Mitochondria are double-membraned organelles found in eukaryotic cells. They are widespread in all eukaryotic cells except for certain cells such as human red blood cells. They play a crucial role in cellular energy production through a process called cellular respiration. Approximately 95% of the energy (ATP) required for various cellular activities comes from mitochondria, earning them the nickname "powerhouses of the cell."
The abundance of mitochondria reflects the metabolic activity of cells.
The richness of mitochondria varies among different types of cells. Animal cells have more mitochondria compared to plant cells because plants can partially substitute the functions of mitochondria with chloroplasts, and they do not require as much energy for movement as animals do. Within the same organism, different cells contain varying numbers of mitochondria. The active cells, such as liver cells, cardiac muscle cells, and pancreatic cells, have more mitochondria, while less active cells have fewer mitochondria.
Even within the same cell, mitochondria are not evenly distributed. In general, mitochondria tend to cluster in regions with high energy demand. They are often found near the Golgi apparatus, rough endoplasmic reticulum, and the cell nucleus, where substantial protein and nucleic acid synthesis consume a lot of energy. Mitochondria are also abundant near the actin filaments to provide energy for muscle cell contraction.
Structure of Mitochondria: Outer membrane, Inner membrane, Intermembrane space, Matrix
Mitochondria are granular or rod-shaped, ranging in length from 0.1 μm to 1 μm. Their size and morphology can change depending on physiological conditions. Mitochondria exhibit high plasticity, allowing them to adjust their shape and size to meet the metabolic needs of the cell. The internal structure of mitochondria cannot be resolved under an optical microscope and can only be clearly observed using an electron microscope.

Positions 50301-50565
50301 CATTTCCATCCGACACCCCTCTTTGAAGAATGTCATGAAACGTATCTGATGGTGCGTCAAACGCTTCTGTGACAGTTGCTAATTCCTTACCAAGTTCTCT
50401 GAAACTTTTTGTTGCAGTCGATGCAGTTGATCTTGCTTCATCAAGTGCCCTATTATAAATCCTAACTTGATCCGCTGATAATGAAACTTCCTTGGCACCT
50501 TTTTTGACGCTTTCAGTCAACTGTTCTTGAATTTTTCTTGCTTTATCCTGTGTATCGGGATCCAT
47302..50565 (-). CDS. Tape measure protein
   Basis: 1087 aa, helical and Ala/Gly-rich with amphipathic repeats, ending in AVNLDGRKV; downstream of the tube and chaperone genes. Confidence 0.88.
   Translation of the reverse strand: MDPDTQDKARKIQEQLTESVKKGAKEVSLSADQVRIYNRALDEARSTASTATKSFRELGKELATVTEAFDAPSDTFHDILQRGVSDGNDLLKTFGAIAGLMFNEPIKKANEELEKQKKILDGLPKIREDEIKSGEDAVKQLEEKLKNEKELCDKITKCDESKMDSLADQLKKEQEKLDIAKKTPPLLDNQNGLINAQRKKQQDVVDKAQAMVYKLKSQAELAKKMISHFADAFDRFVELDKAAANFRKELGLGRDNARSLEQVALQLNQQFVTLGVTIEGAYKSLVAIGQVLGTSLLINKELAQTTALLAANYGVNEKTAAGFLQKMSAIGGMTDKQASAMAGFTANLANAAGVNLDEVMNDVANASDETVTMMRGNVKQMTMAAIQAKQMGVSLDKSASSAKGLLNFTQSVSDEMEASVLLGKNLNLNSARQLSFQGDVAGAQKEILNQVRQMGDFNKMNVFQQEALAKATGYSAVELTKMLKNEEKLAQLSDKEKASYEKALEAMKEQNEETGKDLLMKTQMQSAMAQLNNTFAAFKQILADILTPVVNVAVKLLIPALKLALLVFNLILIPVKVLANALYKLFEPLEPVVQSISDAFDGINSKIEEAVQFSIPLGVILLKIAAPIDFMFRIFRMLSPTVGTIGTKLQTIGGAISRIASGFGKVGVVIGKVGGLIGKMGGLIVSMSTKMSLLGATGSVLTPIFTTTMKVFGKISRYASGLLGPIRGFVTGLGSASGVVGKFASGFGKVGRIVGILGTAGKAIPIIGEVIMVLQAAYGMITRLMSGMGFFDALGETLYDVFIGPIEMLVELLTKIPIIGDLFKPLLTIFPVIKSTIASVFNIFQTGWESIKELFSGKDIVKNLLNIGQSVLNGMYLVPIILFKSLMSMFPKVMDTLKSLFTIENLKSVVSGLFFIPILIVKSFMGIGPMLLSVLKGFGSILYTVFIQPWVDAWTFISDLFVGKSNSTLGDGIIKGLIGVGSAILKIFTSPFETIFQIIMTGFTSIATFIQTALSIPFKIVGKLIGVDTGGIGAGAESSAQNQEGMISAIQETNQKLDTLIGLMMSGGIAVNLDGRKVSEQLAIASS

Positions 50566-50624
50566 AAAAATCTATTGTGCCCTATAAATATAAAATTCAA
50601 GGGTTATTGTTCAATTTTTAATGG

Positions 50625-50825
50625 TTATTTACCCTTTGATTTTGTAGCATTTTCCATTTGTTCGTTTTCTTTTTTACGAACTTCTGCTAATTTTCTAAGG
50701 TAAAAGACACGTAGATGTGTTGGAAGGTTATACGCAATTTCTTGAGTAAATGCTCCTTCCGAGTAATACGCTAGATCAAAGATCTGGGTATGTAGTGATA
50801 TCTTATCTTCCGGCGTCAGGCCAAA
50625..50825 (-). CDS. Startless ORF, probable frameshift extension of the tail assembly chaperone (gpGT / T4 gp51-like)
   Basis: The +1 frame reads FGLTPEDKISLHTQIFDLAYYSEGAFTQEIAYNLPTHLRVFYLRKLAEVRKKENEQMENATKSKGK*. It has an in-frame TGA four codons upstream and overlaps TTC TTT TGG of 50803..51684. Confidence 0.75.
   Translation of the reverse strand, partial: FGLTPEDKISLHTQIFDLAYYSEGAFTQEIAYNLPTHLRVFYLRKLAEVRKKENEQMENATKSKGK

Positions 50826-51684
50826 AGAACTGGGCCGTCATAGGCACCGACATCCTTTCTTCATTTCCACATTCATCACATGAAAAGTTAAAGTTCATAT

Outer membrane: It separates mitochondria from the surrounding cytoplasm to form an independent compartment. The outer membrane contains channel proteins that selectively exchange substances between the cytoplasm and the interior of mitochondria, maintaining a relatively stable internal environment.
Intermembrane space: The space between the outer membrane and the inner membrane is called the intermembrane space. It contains enzymes involved in various metabolic reactions.
Inner membrane: It has low permeability and only allows the passage of uncharged small molecules. Larger molecules or ions entering the matrix require the assistance of specific carrier proteins. The inner membrane is folded into the central cavity of mitochondria, and these protrusions are called cristae, significantly increasing the surface area for biochemical reactions. The inner membrane is embedded with numerous enzymes related to respiration, making up about 80% of the total membrane protein content. These proteins include: ① oxidative enzymes in the electron transport chain; ② ATP synthase; ③ transport proteins that control the movement of metabolites in and out of the matrix; ④ DNA replication, transcription and translation enzymes.
Matrix: It is the gel-like compartment enclosed by the inner mitochondrial membrane. The citric acid cycle, β-oxidation of fatty acids, and deamination of amino acids occur in the mitochondrial matrix. Some processes such as the urea cycle and fatty acid synthesis also take place partially in the matrix. Therefore, the matrix contains enzymes required for various biochemical reactions. It also contains DNA and ribosomes for protein synthesis.